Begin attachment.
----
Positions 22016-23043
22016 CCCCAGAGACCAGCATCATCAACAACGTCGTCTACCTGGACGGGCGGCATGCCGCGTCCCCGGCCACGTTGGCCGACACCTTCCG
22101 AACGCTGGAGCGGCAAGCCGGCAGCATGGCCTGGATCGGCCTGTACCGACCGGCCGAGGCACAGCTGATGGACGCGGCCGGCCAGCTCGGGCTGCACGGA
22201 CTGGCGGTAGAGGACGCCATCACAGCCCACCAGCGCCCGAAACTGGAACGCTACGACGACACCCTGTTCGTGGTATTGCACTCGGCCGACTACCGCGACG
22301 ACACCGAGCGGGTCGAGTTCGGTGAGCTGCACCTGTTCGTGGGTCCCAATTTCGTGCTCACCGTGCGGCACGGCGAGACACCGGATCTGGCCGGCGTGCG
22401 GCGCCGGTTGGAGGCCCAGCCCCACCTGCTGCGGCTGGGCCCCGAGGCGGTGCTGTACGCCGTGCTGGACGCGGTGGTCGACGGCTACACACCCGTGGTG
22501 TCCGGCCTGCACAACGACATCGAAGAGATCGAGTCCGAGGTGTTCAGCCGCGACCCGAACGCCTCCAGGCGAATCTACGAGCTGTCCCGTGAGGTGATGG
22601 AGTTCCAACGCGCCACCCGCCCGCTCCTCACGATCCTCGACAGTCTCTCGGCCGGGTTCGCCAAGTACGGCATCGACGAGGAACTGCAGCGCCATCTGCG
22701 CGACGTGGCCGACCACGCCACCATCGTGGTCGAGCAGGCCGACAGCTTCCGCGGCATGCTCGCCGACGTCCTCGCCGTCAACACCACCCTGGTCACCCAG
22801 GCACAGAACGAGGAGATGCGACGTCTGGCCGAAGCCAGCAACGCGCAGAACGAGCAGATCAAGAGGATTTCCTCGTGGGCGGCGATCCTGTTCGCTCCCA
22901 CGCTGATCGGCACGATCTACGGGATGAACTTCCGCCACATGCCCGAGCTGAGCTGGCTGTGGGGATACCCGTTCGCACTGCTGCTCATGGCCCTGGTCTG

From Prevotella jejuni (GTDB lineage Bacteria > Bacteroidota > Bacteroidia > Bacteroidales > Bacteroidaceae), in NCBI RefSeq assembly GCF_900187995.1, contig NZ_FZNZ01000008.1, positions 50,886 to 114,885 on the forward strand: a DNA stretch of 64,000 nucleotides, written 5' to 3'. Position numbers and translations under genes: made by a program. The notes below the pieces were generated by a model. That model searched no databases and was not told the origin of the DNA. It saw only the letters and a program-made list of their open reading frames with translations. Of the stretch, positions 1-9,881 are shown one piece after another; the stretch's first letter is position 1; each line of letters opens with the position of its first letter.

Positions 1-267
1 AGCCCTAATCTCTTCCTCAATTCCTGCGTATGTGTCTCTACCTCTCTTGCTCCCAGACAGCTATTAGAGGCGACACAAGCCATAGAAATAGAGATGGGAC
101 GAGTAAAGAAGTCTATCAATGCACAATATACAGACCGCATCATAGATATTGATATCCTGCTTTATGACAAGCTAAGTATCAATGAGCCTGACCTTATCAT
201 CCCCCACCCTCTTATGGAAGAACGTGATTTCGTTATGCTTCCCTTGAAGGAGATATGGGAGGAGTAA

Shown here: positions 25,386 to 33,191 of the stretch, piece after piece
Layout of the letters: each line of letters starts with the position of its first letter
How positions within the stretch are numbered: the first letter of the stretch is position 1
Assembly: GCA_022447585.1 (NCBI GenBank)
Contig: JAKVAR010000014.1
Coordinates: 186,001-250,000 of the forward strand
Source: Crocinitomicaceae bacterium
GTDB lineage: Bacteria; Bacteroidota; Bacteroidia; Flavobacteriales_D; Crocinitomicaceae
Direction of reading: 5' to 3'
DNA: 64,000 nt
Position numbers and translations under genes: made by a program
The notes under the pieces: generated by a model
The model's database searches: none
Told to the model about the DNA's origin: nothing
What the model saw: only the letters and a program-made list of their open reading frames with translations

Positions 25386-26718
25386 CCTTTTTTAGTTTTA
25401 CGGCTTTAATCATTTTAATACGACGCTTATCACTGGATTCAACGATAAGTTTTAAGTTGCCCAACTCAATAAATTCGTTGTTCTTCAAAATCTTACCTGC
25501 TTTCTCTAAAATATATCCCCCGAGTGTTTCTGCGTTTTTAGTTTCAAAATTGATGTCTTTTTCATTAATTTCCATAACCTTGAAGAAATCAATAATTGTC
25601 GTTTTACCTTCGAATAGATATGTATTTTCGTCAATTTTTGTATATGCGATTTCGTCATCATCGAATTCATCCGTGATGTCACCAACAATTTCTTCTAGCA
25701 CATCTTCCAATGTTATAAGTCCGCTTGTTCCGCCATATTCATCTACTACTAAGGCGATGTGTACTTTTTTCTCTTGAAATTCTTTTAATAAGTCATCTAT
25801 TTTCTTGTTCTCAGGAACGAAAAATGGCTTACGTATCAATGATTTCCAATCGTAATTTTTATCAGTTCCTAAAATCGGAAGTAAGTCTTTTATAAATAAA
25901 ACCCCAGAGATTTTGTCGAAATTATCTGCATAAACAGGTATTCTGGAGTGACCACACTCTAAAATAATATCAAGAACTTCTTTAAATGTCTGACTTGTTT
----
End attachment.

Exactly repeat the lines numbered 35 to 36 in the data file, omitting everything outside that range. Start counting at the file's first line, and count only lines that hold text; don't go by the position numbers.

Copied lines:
25501 TTTCTCTAAAATATATCCCCCGAGTGTTTCTGCGTTTTTAGTTTCAAAATTGATGTCTTTTTCATTAATTTCCATAACCTTGAAGAAATCAATAATTGTC
25601 GTTTTACCTTCGAATAGATATGTATTTTCGTCAATTTTTGTATATGCGATTTCGTCATCATCGAATTCATCCGTGATGTCACCAACAATTTCTTCTAGCA